Creating a NikeiD shoe was very simple, well explained and had an easy to follow sequence to it.  This website brought me to a home page where you could either select a range of colors that you want your shoe to have, or a particular style you wish to follow.  Creating a Puma BBQ shoe was a similar experience, however the main difference was that this site doesn’t only allow you to select different colors but they allow you to choose different patterns and textures depending on the colors you chose.

Both shoes were tailor made for my individual tastes.  While Nike let me choose from a rainbow of colors, a few different materials, new and old styles, and my preferred cushioning, Puma had a hard time beating my Nike experience.  I felt that with Puma I was limited to a dark/pink/purple pallet and that both annoyed and frustrated me. 

One major aspect that I preferred about NikeiD was how they explained the shoe itself.  They used parts like lining, swoosh, lace, midsole heel, overlay, base, underlay.  If you couldn’t understand that, as an added bonus, the section of the shoe was highlighted if you scrolled over the word, making it impossible not to know what part of the shoe you were about to work on. 

While I see major advantages and disadvantages to both sites I think that the main factor for success would be brand recognition.  I fear that Puma’s leap of creativity and ‘ingredient experience’ may hinder their overall success.  When I was on the NikeiD site, I knew it every step of the way.  With Mongolian shoe BBQ it didn’t have any apparent Puma recognition, which I see as a major red flag.  Overall, I think NikeiD has the most brand recognition and best ingredients for success when compared to Mongolian Shoe BBQ.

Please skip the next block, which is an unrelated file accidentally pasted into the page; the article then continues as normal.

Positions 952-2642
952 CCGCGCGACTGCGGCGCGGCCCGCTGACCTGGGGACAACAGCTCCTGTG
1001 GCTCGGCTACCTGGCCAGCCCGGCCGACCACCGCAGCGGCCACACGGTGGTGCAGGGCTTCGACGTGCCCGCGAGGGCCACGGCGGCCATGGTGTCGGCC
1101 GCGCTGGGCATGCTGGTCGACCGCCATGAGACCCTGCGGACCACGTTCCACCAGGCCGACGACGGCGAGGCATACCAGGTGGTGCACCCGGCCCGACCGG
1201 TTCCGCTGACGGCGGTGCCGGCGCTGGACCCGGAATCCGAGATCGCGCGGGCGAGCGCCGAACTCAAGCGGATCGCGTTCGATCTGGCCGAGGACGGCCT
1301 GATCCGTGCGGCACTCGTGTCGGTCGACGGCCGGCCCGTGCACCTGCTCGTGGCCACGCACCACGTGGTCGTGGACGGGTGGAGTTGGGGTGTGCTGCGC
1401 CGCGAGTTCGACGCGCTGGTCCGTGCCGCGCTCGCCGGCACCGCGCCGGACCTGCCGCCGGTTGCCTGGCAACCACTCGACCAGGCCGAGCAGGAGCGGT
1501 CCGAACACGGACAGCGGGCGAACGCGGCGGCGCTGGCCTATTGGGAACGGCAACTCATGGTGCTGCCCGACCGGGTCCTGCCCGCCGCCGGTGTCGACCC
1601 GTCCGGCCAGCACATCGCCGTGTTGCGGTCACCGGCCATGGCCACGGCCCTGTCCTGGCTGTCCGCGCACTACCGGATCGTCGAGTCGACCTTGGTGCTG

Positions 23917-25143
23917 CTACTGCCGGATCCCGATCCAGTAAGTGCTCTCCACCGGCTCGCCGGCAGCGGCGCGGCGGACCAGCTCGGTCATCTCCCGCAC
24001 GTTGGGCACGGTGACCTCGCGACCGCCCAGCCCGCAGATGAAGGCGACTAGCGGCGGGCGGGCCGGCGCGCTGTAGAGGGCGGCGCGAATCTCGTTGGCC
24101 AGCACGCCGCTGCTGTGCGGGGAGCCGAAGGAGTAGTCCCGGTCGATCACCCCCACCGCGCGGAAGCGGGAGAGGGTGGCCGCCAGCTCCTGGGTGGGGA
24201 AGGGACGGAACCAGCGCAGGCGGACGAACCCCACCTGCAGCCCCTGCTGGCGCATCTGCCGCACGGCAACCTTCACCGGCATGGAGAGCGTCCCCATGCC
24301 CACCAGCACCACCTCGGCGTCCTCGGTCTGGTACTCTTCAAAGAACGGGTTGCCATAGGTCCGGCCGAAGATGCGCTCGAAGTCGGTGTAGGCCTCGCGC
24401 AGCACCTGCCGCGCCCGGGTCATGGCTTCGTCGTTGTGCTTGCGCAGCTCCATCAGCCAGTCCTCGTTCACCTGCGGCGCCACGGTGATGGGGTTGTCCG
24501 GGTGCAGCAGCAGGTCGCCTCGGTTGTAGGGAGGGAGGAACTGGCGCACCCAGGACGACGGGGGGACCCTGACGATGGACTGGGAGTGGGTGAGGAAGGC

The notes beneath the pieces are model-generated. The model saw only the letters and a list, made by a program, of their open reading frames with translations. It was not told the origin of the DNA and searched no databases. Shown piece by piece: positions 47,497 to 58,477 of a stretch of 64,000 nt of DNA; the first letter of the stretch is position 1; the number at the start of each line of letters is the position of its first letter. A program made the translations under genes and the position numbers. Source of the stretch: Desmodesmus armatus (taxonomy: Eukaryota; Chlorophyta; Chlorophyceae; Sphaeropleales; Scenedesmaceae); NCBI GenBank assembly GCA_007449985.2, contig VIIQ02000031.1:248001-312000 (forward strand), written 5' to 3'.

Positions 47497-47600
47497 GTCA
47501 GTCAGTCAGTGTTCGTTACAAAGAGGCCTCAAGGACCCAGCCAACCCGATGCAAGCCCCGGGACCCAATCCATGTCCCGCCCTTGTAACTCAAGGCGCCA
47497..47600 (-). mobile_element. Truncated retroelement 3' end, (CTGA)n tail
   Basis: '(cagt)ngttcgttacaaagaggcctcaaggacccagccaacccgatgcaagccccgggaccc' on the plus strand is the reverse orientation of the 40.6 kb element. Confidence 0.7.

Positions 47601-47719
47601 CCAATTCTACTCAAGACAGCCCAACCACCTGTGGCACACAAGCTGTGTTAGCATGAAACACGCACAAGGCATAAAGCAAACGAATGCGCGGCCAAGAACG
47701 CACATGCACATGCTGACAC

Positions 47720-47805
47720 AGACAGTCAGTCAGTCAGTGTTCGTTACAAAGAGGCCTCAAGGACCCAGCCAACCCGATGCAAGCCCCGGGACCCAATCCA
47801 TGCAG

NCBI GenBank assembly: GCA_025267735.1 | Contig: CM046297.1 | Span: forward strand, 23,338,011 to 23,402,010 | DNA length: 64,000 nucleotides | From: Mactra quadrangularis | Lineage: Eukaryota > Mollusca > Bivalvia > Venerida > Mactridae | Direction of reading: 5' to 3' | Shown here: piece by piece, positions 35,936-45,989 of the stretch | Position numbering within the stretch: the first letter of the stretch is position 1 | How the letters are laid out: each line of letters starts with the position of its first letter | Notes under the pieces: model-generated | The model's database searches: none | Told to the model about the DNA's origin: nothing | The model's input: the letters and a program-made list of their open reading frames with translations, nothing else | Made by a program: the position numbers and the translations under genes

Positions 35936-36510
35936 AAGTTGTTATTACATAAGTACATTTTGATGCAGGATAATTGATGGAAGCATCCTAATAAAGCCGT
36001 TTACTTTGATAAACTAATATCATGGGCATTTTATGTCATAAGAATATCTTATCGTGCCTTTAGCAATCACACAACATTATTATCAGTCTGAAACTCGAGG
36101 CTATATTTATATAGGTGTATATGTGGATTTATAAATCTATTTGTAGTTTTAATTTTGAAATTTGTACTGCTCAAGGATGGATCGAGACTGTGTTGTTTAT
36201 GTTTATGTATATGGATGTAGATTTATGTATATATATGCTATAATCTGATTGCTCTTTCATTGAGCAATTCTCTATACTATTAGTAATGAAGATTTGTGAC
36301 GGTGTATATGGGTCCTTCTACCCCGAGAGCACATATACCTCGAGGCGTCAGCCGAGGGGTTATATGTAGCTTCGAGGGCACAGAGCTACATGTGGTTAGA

January 30, 2010

Taughannock Falls & Americana Vineyards and Winery

Today Swink and I decided to head up Route 89 (the west side of Cayuga Lake) about 20 minutes outside of Ithaca to Taughannock Falls State Park.  I pass this park every time I drive to and from Ithaca to Buffalo and have never taken the time to stop and explore.  The trail that we did was about 3/4 mile long and took us up the left side of the water.  It makes me so angry that I have been here for 3 years and this is the first semester I have really explored Ithaca.  I'm going to make a conscious effort to go somewhere once a week, once every other week if things start to get really busy... but it's a great time to just be by myself or with a close friend and get out in the fresh air.  I really enjoy it.